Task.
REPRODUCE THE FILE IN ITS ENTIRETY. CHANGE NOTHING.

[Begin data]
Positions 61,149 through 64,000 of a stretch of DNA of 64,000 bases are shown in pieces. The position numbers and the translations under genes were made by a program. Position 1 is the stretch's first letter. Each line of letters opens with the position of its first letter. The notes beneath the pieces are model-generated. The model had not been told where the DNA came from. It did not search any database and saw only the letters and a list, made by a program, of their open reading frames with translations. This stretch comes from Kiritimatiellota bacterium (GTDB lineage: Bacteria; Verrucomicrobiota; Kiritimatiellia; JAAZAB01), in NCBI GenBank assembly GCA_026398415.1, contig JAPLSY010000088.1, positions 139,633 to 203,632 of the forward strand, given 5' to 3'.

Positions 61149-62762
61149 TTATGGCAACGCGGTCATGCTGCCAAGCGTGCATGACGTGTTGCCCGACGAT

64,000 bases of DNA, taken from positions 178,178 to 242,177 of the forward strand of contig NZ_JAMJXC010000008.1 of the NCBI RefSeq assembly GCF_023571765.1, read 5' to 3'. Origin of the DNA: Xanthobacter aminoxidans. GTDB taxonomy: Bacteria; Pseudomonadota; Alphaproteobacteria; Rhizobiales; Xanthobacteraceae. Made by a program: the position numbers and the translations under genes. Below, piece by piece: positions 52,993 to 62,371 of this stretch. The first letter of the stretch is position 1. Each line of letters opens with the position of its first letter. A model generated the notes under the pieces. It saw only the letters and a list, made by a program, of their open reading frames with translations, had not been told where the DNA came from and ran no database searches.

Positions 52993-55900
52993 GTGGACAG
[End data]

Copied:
Positions 61,149 through 64,000 of a stretch of DNA of 64,000 bases are shown in pieces. The position numbers and the translations under genes were made by a program. Position 1 is the stretch's first letter. Each line of letters opens with the position of its first letter. The notes beneath the pieces are model-generated. The model had not been told where the DNA came from. It did not search any database and saw only the letters and a list, made by a program, of their open reading frames with translations. This stretch comes from Kiritimatiellota bacterium (GTDB lineage: Bacteria; Verrucomicrobiota; Kiritimatiellia; JAAZAB01), in NCBI GenBank assembly GCA_026398415.1, contig JAPLSY010000088.1, positions 139,633 to 203,632 of the forward strand, given 5' to 3'.

Positions 61149-62762
61149 TTATGGCAACGCGGTCATGCTGCCAAGCGTGCATGACGTGTTGCCCGACGAT

64,000 bases of DNA, taken from positions 178,178 to 242,177 of the forward strand of contig NZ_JAMJXC010000008.1 of the NCBI RefSeq assembly GCF_023571765.1, read 5' to 3'. Origin of the DNA: Xanthobacter aminoxidans. GTDB taxonomy: Bacteria; Pseudomonadota; Alphaproteobacteria; Rhizobiales; Xanthobacteraceae. Made by a program: the position numbers and the translations under genes. Below, piece by piece: positions 52,993 to 62,371 of this stretch. The first letter of the stretch is position 1. Each line of letters opens with the position of its first letter. A model generated the notes under the pieces. It saw only the letters and a list, made by a program, of their open reading frames with translations, had not been told where the DNA came from and ran no database searches.

Positions 52993-55900
52993 GTGGACAG